In yet another embodiment of the present invention, subassembly 32 is assembled independently of the molded frame 12 by applying or molding a protective overcoat 70, as shown in FIG. 17. As shown in FIGS. 17A-B, the subassembly comprises a composite substrate 46 preferably including cover plate 48 and thin laminate circuit 50 that is bonded to the cover plate 48 by film adhesive 52. A plurality of semiconductor devices 54 and passive components 56 are mounted on the laminate circuit 50. The protective overcoat 70 comprises an epoxy resin, thermal plastic encapsulant or similar mold compound or plastic laminate film and covers the semiconductor devices 54, passive components 56 and substantial surface of the thin laminate circuit 50, while leaving substrate pads 60, end surfaces 102 (optional) and external surface 48′ of the cover plate 48 exposed. As illustrated in FIG. 19, the resultant subassembly 32 can then be mated to an appropriate molded module frame socket 12D with slots to receive the end surfaces 102, or combined with a plurality of leads 40 or 40′ (FIG. 9) for direct mounting to a main circuit board. Alternatively, subassembly 32 could be completely encapsulated by the protective overcoat 70 leaving leads 40 or 40′ protruding from the edge. Other overcoated embodiments are discussed below.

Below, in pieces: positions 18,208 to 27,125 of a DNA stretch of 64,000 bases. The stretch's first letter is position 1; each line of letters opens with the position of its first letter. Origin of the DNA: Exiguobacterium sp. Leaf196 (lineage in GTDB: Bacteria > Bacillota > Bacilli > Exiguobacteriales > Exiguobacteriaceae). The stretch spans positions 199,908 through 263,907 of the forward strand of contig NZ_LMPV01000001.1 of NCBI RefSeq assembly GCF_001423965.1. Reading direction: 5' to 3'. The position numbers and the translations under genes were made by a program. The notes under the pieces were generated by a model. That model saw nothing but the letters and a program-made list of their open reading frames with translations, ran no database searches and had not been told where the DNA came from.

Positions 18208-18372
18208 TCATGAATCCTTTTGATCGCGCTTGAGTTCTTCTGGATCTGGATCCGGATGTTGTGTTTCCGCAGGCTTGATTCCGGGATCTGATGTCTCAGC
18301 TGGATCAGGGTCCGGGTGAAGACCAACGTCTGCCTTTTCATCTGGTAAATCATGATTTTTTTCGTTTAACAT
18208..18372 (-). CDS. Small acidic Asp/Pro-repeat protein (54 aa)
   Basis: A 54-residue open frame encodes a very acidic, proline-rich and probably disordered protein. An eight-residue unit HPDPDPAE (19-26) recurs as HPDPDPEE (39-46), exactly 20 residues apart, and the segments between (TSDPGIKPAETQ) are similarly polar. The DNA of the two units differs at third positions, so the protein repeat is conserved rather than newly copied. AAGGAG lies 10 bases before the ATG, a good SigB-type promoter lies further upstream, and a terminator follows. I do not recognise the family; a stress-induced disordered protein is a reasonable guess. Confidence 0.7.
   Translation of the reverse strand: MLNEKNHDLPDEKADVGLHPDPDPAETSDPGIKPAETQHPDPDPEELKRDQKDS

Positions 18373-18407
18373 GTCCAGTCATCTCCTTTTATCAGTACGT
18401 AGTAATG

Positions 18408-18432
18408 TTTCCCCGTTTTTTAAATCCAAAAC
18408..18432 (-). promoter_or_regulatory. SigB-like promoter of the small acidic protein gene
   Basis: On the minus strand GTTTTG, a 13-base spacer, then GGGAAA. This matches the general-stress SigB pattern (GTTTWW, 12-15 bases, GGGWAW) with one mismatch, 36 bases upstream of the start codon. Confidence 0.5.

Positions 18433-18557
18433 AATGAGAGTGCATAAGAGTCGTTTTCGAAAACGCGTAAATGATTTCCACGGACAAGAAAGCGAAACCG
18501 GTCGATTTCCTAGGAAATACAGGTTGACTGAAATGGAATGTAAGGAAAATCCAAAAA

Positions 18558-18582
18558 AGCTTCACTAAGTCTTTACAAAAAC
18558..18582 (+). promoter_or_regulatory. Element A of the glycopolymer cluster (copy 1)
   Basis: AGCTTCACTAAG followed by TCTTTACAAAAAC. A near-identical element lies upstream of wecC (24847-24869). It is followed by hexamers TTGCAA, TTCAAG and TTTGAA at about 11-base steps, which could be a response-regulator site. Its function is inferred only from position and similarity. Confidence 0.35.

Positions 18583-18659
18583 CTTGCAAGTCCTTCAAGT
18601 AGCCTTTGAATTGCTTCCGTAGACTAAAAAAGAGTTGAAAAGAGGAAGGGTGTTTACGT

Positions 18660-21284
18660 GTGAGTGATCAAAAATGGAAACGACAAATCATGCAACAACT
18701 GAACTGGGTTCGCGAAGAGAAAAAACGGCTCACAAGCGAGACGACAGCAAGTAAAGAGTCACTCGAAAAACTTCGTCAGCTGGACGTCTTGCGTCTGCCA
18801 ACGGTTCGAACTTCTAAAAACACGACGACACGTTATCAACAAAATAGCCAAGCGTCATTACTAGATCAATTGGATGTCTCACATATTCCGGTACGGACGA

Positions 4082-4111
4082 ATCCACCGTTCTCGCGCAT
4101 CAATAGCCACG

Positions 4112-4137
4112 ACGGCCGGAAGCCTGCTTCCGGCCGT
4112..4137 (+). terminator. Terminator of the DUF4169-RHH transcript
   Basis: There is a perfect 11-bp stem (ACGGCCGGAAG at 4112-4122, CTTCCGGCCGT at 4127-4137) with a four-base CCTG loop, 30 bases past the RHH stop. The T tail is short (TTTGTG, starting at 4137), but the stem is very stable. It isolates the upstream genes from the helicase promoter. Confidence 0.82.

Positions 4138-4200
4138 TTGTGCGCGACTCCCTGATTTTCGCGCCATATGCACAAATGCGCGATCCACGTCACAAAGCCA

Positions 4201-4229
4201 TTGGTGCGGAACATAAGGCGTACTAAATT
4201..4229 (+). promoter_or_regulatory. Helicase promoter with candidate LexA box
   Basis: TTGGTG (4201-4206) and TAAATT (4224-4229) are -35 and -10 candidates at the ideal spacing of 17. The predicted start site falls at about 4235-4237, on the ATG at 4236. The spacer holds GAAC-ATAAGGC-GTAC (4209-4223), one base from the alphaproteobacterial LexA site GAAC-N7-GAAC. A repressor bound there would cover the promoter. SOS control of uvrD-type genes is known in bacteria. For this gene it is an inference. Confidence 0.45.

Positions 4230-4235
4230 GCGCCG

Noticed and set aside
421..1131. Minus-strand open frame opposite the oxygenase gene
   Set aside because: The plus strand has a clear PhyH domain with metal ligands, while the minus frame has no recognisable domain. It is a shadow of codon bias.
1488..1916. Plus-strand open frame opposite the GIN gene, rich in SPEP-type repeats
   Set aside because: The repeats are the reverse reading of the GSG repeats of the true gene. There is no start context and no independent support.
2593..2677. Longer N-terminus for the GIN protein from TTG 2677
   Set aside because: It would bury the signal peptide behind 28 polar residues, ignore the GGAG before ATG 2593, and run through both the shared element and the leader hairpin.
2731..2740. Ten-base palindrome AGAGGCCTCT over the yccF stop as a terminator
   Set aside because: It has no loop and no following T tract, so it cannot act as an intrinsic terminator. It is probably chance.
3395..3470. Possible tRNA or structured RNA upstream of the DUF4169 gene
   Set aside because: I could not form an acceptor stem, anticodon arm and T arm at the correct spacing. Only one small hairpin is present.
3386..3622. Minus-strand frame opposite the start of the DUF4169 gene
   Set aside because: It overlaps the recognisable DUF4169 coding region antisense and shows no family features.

Double-Sided Subassembly